Tikkun Olam Educational Programs Thrive

קבוצה של אנשים בעלי מגבלויות שונות Group of people with various disabilities

ADI’s Tikkun Olam programs continue to flourish and thrive with ongoing activity, seminars and training programs aimed at educating youth to acceptance and integration of people with disabilities.

Campus ADI recently completed its fifth Public Speaking Training Program for people with disabilities. Over 20 participants with diverse disabilities, such as people who have undergone amputation following illness or accident, disabled IDF veterans, people with hearing impairments and people of small stature, successfully completed the course and are set to join the growing team of Tikkun Olam speakers.

Throughout the course, participants met with top speakers who imparted advice and important tools regarding successfully addressing an audience. Participants viewed excerpts from lectures and heard tips on how to compose captivating beginnings and strong endings that enthrall listeners. Through simulated lectures with real-time feedback, the new speakers learned to convey their personal journey and progress from crisis to victory.

“The campus was a huge gift for me,” commented one participant. “I came away with quality tools that enable me to continue. I enjoyed every minute of this wonderful experience.”

As one training course came to an end, another important coaching seminar took off, this time to prepare ADI campus operatives for Tikkun Olam activities with elementary school students.

Over 15 people from all fields and walks of life came to learn about the goals of ADI and Tikkun Olam, understand how to represent ADI in schools and to be exposed to the world of students dealing with various disabilities.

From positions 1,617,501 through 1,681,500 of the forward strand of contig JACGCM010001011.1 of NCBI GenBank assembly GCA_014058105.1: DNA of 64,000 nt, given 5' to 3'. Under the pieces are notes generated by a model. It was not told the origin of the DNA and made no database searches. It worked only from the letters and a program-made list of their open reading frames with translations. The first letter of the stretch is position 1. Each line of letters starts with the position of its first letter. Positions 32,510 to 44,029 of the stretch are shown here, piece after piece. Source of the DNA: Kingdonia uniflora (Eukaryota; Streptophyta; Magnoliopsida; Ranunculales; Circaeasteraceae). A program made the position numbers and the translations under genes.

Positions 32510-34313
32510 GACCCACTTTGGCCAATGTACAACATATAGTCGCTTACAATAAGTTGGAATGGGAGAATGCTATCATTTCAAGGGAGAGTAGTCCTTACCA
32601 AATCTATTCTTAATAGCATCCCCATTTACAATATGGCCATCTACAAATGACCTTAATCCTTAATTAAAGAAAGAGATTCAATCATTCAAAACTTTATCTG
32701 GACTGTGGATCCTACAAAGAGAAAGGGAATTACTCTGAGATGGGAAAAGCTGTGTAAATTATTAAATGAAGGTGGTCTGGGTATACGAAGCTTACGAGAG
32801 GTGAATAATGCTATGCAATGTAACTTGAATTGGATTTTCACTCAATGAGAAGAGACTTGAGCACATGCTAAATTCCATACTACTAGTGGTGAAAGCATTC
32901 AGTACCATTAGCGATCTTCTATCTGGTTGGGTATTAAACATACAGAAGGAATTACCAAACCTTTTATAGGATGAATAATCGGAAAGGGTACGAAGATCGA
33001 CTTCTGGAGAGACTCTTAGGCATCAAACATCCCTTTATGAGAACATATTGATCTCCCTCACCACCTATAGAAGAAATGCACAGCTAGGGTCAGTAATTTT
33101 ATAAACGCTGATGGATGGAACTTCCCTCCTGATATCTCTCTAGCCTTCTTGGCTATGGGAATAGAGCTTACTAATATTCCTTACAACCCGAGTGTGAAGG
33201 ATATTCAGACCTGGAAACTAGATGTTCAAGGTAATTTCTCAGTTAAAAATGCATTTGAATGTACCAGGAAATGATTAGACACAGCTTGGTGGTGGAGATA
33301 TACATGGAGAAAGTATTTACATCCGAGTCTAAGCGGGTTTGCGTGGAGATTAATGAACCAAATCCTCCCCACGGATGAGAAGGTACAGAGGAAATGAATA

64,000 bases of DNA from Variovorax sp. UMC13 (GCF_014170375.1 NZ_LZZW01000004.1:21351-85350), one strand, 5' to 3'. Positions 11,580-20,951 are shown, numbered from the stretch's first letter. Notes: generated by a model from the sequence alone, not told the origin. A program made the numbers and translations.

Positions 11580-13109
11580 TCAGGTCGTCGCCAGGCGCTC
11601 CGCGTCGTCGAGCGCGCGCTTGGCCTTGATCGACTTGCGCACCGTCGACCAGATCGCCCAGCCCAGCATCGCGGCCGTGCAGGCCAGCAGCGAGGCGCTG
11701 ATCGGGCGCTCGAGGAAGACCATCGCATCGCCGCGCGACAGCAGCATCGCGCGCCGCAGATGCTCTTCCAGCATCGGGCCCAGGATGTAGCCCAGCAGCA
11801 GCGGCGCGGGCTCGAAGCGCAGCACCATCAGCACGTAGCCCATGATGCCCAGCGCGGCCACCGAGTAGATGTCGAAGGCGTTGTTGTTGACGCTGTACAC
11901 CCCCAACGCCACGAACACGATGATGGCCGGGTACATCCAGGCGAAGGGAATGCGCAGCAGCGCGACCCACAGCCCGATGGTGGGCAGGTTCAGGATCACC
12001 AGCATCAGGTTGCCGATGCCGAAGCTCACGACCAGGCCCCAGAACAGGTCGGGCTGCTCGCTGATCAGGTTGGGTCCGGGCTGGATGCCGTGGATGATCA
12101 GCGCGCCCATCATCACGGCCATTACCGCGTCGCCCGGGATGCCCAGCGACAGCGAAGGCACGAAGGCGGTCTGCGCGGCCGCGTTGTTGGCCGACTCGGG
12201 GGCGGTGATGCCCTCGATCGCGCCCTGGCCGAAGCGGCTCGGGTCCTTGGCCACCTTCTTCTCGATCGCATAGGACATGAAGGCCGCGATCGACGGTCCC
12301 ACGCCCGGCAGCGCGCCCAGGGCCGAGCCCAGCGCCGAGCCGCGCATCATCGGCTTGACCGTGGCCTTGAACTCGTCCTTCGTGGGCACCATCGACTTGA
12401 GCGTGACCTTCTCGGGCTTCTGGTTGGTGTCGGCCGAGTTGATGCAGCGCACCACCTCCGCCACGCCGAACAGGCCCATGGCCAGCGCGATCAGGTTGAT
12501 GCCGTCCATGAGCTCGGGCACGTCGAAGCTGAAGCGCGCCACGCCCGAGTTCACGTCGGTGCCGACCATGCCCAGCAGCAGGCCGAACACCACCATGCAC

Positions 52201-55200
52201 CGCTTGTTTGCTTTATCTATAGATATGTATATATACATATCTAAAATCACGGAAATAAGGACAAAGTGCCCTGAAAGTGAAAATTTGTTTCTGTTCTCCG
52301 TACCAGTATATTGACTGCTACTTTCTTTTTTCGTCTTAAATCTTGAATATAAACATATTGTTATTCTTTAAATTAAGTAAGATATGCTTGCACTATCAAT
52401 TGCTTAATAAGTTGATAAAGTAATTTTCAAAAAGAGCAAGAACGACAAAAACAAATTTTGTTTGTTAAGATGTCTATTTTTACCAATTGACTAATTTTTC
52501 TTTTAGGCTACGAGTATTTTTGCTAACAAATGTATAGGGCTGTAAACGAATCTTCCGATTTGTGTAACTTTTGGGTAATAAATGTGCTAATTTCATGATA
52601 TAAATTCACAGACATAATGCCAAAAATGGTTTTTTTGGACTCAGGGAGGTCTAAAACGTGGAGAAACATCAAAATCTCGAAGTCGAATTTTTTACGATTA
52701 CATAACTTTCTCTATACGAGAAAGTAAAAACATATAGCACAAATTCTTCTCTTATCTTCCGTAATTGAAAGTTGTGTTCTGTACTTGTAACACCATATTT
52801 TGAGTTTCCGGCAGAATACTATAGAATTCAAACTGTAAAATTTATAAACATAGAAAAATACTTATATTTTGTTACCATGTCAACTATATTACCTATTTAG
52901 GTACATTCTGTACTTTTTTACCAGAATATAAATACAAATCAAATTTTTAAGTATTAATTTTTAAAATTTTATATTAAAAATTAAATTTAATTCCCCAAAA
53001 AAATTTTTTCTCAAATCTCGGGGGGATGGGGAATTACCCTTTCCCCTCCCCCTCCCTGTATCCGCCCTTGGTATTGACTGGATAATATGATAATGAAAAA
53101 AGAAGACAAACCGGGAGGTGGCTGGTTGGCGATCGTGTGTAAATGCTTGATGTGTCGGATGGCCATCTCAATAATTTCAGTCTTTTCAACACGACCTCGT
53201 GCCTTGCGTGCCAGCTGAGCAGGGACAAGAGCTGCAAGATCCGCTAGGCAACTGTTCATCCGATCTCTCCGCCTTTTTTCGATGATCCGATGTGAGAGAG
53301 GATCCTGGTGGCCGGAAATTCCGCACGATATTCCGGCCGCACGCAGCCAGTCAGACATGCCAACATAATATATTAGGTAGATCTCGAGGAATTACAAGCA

The seminar opened with the powerful play, “Life and Miracles,” from Holon’s Mediatheque Theatre, depicting the story of two adults, roommates in a home-for-life center, and exposing their inner world and feelings. Following the intense theatrical experience, Yarden Uzen, director of Tikkun Olam, and Noa Dor-On, coordinator of program operatives, spoke about program goals and how they are presented in schools. Rounding up the day, Dr. Marcelle Kruger, lecturer in the Faculty of Special Education at Beit Berl College detailed different kinds of disabilities and how to act and communicate with people challenged by disability.

“It was an excellent day,” wrote participant Hila Brown, “keep up the good work of this important mission, and thank you to everyone who took part.”

Tikkun Olam is a unique socio-educational program to advance the value of acceptance of people with disabilities and strengthen public awareness through integrative programs, volunteerism and early education.


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